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I have always taught my son, 5, to either stay in his room and play or come wake me up. He was in a toddler bed at 16 months and has always just come in and laid with us or played in his room. When he turned 3 we got him the day time/ night time alarm clock and that worked really well. Now that he is a little older he just takes his sister and they go into the playroom, and he will tell us they are up.

Jamie - posted on 08/27/2011

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I close my daughters door, she cant open it and I wouldnt want her wandering around the house while I was still sleeping anyway. I have a moniter in her room so I hear when she is up and I go and get her. I have never had any problems with it that has always been our routine. She it 2 and will walk around her room and usually read some books for a few minutes until I get her. I've never thought of it as "locking her in her room," and I've never had to worry about her getting into things she shouldnt have. idk it's just always worked for us.

Christine - posted on 08/26/2011

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we have a child like that , but now 5 and he goes on the street on a busy hwy here so im scared to death we use a chain lock and jam a screw driver in there so he cant open it now he is useing a broom to get out . he can go anywheres in the house not outside with out me . now im looking for another locking device

Konni - posted on 08/25/2011

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I see nothing wrong with locking their door at night. I sometimes lock my 4 year olds door at night. In the morning when she wakes up she bangs on it, which wakes me up and then we are up together. In the event of a fire, what is the difference between unlocking their door and un locking a gate?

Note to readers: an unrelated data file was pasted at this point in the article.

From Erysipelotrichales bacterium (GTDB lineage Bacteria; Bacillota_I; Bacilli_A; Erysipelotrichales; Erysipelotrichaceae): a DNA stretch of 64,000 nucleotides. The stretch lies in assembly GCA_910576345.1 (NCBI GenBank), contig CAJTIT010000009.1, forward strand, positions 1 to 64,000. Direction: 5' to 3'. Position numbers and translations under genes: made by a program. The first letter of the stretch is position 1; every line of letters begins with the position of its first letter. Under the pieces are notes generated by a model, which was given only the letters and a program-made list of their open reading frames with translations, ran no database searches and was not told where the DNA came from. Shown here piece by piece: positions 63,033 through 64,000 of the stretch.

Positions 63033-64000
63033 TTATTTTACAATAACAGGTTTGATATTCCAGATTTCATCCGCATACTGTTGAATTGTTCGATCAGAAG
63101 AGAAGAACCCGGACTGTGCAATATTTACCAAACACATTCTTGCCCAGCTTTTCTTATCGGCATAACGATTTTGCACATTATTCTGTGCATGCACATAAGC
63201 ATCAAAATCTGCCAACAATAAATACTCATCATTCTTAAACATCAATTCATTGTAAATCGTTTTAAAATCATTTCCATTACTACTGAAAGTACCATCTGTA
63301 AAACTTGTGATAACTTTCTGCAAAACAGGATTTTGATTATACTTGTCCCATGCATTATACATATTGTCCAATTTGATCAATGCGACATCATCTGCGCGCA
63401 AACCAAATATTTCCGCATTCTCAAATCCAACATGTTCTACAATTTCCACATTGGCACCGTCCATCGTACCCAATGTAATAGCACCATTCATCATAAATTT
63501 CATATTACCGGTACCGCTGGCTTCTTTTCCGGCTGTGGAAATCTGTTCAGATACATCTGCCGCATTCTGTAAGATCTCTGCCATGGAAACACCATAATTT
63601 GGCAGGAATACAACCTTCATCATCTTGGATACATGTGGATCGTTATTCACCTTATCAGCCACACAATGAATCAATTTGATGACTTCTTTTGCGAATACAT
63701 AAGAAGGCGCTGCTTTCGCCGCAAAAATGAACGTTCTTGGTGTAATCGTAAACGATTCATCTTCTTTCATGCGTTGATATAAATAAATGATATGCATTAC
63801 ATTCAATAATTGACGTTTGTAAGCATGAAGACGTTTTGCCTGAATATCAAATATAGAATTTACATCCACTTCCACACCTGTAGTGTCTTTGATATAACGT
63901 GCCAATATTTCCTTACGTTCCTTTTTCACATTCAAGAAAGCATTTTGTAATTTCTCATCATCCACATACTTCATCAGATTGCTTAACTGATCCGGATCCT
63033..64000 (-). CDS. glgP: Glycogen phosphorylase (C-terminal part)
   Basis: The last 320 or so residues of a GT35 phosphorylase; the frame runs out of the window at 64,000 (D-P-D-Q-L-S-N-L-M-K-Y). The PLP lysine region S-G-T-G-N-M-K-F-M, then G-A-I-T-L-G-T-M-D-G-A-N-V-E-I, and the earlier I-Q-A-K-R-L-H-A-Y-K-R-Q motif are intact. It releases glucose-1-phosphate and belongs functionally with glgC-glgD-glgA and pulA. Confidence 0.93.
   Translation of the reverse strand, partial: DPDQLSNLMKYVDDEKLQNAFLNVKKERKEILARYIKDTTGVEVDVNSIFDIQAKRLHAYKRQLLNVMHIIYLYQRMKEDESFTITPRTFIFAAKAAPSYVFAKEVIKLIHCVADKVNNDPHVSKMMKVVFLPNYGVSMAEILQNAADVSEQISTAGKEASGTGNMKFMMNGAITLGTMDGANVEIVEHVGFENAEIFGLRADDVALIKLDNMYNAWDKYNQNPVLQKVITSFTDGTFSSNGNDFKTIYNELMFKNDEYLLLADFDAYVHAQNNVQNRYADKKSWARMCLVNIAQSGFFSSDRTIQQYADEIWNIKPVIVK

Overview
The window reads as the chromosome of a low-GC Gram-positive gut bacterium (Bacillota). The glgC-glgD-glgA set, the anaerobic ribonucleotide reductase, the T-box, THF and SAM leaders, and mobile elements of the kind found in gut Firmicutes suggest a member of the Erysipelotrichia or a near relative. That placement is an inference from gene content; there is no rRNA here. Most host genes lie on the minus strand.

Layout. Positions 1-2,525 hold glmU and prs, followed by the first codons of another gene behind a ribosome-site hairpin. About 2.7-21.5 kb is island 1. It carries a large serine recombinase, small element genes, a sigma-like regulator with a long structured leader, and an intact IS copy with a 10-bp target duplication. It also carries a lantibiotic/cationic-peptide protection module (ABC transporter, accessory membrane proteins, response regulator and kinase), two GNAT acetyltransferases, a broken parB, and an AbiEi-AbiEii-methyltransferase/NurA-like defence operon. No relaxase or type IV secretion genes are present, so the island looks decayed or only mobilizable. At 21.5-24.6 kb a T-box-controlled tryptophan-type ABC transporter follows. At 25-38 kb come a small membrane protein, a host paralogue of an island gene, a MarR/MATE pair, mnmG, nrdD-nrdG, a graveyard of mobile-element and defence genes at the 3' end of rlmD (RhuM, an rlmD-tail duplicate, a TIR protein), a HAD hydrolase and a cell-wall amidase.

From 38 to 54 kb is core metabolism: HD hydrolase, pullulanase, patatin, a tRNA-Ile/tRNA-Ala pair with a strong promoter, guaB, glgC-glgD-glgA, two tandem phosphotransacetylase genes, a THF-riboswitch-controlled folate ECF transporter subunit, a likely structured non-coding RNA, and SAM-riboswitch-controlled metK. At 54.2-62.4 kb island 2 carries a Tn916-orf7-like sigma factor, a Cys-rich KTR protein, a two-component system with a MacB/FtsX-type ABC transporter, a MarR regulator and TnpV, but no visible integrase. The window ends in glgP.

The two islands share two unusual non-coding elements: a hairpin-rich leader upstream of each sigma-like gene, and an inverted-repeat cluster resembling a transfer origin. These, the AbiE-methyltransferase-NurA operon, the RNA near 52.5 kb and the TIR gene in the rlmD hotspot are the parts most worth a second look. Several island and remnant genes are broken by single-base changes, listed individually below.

[deleted account]

there is a little kids alarm clock you can buy tatyou set to a time you want, and it's a moon all night, and then turns into a sun when it's get up tme. i've never seen one but i've heard alot about it. my son has lots of books and things in his room. if he wakes up early it tell him it's still sleepy time, and he can go back to sleep or read quietly. that works most of the time. he is 34mths.

April-Mae - posted on 08/25/2011

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I'm not an advocate of locking a child in their room for bed, or for tantrums, etc. My biggest concern is during an emergency - seconds count; and if you have to take seconds to unlock the door (or the fire people don't know it's locked) it could be very scary.

That being said, what I'm not seeing in any of the posts is what you do when you tell your son to stay IN his bedroom when he wakes up and he disobeys you? Are you instilling any punishment when you find him in the living room after you wake up?

I really like the alarm clock idea - if the alarm goes off before you wake up; then he should turn it off and play quietly in his room. Have you taught him to just wake you up when he gets up? And, what time is he getting up versus when you're getting up? Might be time to change up the schedules a bit so you're awake before he is.

Bj - posted on 08/21/2011

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get a bed alarm or place chimes on the bedroom door. Perhaps, he is young enough to put him in the bed with you. I have three beautiful dogs who will bark when my son makes an attempt to leave the home. Also, I have made him sleep in my room and placed chimes on my bedroom door. God bless you